The Malta Business Weekly (28 April 2011) asked Prof Edward Scicluna for his reaction to the fact that at the end of 2010 Malta registered at debt to GDP ratio of 68%, beyond the 60% benchmark, but less than the 69.1% of GDP projected in the national budget.
He was also referred to the Government deficit, that at the end of 2010 was 3.6% of GDP as expenditure decreased slightly while debt increased. This is below the projected figure of 3.9% of GDP. Prof Scicluna was asked to what does he attribute this decrease.
Prof Scicluna replied that if Malta’s performance in 2010 were to be compared to the Euro area or the EU27 one finds that it followed the general trend whereby its deficit ratio decreased while its debt ratio increased.
“However our deficit ratio only fell marginally, by 0.1 percentage points, which is less than the EU average of 0.4. On the other hand Malta’s debt ratio increased by 0.4 percentage points which is less than the EU average of 0.7.
What is certainly disconcerting is that this performance was obtained by a significant GDP revision, greater than 1 percentage points and which Eurostat had to note in its report. The other country which earns this accolade is Romania with which incidentally Eurostat has reservations as to the quality standards of its reported statistics. Changes in GDP affect deficit and debt ratios due to the denominator effect.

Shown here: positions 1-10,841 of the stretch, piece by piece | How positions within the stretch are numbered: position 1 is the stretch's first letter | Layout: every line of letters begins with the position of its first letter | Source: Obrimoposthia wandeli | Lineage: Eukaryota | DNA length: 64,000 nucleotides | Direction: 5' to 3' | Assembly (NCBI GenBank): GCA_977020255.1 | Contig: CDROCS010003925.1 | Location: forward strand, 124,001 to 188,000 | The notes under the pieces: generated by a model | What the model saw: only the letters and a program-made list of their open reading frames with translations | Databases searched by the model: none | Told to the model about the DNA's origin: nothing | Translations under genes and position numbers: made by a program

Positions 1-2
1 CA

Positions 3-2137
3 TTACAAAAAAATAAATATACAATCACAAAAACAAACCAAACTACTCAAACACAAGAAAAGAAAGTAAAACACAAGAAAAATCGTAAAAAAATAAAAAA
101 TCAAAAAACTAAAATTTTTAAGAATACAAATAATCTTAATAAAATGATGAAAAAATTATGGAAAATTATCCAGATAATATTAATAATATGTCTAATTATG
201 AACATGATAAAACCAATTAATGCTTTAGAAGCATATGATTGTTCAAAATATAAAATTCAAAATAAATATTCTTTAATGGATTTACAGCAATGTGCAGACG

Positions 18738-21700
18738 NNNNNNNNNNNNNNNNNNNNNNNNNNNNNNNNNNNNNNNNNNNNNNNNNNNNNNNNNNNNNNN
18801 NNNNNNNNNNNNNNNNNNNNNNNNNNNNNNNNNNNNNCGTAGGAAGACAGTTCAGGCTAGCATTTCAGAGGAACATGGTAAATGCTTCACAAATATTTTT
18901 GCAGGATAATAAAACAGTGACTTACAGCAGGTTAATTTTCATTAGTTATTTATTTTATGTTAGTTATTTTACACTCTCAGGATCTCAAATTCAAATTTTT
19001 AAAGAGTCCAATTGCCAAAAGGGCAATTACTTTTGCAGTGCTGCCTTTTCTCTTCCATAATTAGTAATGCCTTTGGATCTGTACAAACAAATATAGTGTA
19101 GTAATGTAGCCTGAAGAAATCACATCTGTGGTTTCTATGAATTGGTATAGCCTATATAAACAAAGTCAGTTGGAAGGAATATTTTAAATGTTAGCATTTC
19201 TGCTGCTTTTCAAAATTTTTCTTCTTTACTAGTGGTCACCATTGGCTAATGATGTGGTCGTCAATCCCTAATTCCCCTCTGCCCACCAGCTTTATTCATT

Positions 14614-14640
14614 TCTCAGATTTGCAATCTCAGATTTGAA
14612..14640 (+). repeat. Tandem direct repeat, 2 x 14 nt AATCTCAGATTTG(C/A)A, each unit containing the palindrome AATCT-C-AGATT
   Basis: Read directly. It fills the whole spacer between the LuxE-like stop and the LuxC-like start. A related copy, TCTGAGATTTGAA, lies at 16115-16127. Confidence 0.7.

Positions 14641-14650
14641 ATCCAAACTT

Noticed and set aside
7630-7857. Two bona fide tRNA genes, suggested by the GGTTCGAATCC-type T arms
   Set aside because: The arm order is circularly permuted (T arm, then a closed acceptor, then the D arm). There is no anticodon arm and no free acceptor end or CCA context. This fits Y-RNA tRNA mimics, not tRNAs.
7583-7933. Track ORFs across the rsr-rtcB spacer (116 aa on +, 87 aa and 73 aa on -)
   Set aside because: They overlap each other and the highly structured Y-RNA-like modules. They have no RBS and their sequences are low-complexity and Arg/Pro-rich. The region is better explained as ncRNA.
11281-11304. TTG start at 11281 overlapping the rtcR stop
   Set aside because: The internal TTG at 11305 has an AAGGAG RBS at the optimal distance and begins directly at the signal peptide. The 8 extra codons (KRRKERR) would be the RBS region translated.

As a member of the EU I find it unacceptable that my country finds itself singled out as going off the mark by more that 1 percent of the GDP (more than 60 million euro). Whether intentionally or not our record on significant revisions is not a good one. We all recall the significant revisions made before we joined the Euro and which had significant repercussions on the Maastricht ratios. For the record these were accepted by the Commission though they did raise eyebrows at the IMF. The mandate given recently to Eurostat by the European Parliament to start auditing our statistics will hopefully see certain improvement. We should also note that the economic governance package passed through our Econ committee last week has proposed exorbitant fines (for Malta totaling to about 30 million euro) for avoidable mistakes committed by the authorities with regard to their statistics.
So whether Malta is doing better or not on the deficit and debt front I honestly cannot tell from the statistics presented to date. From anecdotal evidence government appears to be restricting certain expenditures and maximizing certain revenues. Whether that is adequate or not to avoid the newly proposed singeing sanctions of the revamped Stability and Growth Pact (SGP) we still have to see.”